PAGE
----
Melbourne Cup Day will likely come too soon, with Canberra Racing hoping crowds might return to Thoroughbred Park in December or January.
They're definitely hoping things will have opened up in time for the Canberra Carnival in March.
Racing NSW are talking about having a crowd of up to 5000 for The Everest, at Randwick on October 16, while Racing Victoria's pushing for crowds at the Race That Stops a Nation.
But with Canberra meets currently forced to be held at Queanbeyan due to COVID-19 border restrictions, Canberra Racing chief executive Andrew Clark felt a return of crowds was unlikely for Melbourne Cup Day - the first Tuesday in November would traditionally be the next big crowd on their horizon.
Earlier this year crowds were capped at 3000 per day of the two-day Canberra Carnival, but Clark hoped they might be able to surpass that.
Restrictions are set to ease over the next month as vaccination levels pass the 70 and 80 per cent marks.
"I would say the chance of a crowd attending Thoroughbred Park on Melbourne Cup Day would be extremely slim," Clark said.
"We'll continue to abide by all the restrictions the ACT government put in place, but all indications suggest it would be more in the December timeframe, and even into the New Year, where crowds would start filtering back to events in Canberra.
"Last year's Carnival days were restricted to 3000 people per day across Black Opal and Canberra Cup days.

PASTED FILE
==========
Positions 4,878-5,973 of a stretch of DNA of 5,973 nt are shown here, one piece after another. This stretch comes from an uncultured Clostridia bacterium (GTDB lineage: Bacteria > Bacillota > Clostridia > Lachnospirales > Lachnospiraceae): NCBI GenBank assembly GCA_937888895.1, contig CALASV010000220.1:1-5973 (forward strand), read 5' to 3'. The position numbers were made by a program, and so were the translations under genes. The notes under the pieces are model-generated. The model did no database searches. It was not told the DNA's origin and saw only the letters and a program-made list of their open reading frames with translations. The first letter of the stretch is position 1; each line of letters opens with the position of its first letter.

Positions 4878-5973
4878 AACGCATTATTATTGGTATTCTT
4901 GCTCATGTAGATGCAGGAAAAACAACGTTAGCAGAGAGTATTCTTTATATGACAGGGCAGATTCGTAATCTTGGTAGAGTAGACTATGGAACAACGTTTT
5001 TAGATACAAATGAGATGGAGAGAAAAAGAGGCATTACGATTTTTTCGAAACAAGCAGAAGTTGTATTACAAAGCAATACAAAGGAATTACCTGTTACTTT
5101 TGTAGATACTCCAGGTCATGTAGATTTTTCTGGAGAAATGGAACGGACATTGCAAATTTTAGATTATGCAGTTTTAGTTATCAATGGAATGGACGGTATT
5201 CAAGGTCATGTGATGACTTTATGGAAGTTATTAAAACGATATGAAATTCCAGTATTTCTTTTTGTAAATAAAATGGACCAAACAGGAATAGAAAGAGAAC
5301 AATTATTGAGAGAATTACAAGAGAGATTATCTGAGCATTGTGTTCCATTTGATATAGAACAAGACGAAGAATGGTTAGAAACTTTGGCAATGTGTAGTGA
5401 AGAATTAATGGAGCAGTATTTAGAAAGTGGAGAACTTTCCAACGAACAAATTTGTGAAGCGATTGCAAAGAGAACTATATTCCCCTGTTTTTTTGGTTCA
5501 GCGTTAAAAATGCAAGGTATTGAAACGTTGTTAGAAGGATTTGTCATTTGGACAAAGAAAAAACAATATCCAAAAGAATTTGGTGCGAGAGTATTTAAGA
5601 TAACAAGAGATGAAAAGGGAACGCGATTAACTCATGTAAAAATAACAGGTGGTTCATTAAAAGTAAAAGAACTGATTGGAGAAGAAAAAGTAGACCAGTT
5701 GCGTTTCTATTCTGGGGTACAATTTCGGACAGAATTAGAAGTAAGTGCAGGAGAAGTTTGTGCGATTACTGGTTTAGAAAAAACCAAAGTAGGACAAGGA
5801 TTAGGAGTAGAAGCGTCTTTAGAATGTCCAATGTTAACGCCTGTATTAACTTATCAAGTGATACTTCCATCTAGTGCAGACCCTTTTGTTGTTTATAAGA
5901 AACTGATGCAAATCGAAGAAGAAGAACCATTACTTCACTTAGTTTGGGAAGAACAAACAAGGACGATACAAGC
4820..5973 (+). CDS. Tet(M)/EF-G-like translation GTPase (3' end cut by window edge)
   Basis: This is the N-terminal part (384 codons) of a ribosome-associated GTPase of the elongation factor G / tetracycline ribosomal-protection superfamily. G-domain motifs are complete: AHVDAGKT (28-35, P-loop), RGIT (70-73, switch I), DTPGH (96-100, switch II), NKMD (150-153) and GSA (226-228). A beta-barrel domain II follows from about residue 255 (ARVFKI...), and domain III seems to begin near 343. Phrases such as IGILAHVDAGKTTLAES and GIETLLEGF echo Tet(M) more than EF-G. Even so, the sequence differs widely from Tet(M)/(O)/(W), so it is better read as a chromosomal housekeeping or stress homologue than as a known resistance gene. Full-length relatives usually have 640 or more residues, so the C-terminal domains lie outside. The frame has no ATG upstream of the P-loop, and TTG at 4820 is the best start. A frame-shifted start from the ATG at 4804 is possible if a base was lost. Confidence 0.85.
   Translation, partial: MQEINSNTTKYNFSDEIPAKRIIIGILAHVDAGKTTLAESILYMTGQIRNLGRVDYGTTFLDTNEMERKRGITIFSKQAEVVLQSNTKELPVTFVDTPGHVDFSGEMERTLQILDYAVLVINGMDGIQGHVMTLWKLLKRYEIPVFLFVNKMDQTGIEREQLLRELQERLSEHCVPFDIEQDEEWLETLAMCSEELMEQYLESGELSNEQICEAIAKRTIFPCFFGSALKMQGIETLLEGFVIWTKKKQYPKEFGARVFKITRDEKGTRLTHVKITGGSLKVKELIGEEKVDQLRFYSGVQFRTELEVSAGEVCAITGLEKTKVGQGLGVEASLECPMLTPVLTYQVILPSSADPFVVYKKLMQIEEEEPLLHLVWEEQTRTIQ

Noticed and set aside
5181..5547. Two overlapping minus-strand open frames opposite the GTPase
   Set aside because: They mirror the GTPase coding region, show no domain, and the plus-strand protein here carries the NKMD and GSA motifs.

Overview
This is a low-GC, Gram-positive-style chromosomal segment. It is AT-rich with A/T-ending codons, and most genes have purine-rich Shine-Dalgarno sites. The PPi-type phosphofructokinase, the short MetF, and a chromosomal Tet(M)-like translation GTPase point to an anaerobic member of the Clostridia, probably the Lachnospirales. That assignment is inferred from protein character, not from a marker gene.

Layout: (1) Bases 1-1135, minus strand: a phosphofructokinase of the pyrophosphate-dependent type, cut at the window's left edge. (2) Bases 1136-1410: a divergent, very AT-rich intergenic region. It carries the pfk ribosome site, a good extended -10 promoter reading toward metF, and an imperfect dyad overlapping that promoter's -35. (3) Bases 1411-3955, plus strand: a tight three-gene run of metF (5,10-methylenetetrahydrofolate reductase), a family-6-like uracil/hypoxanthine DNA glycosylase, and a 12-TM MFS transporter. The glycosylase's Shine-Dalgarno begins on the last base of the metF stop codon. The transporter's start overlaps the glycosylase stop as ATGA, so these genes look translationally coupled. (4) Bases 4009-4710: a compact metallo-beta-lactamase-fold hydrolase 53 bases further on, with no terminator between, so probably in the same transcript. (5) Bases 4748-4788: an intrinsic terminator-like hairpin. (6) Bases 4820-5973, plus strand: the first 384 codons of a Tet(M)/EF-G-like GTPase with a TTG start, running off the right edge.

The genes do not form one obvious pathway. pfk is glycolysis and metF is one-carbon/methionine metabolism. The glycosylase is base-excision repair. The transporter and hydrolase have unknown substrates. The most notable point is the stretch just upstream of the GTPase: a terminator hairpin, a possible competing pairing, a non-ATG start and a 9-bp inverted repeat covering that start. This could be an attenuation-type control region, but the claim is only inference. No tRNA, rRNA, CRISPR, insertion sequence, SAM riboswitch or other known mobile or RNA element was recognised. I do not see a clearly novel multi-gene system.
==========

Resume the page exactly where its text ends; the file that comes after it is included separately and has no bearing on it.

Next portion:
"We'd obviously like to have more than that, but it's too early to say what will be permitted come March."
MORE CANBERRA SPORT
Canberra Racing were scheduled to hold a meeting at Thoroughbred Park on Saturday for AFL Grand Final day, but that will be held at Queanbeyan on Tuesday instead.
Hopefully, they'll be granted exemptions to allow key racing personnel to enter the ACT to allow their October 8 meeting to go ahead at their own track.
If the exemptions aren't granted then they'll likely have to abandon the meeting.
Getting the ACT government's clearance for that was Clark's priority, with Chief Minister Andrew Barr set to review the current restrictions next week.
"My absolute first priority is to be able to run a race meeting at Thoroughbred Park," he said.
"We can do that safely with essential personnel only and once we're permitted to do that future steps then would be allowing crowds back as well when that's deemed acceptable by health authorities."
Meanwhile, Canberra racing identity and former jockey John Scorse's brother Alan died from cancer on Thursday, aged 69.
Newcastle's Alan Scorse was also a former jockey, as well as a trainer.
He saluted in the group 1 Stradbroke Handicap and William Reid Stakes before a back injury ended his riding career.
Scorse was inducted into the Newcastle and Hunter Racing's hall of fame earlier this year.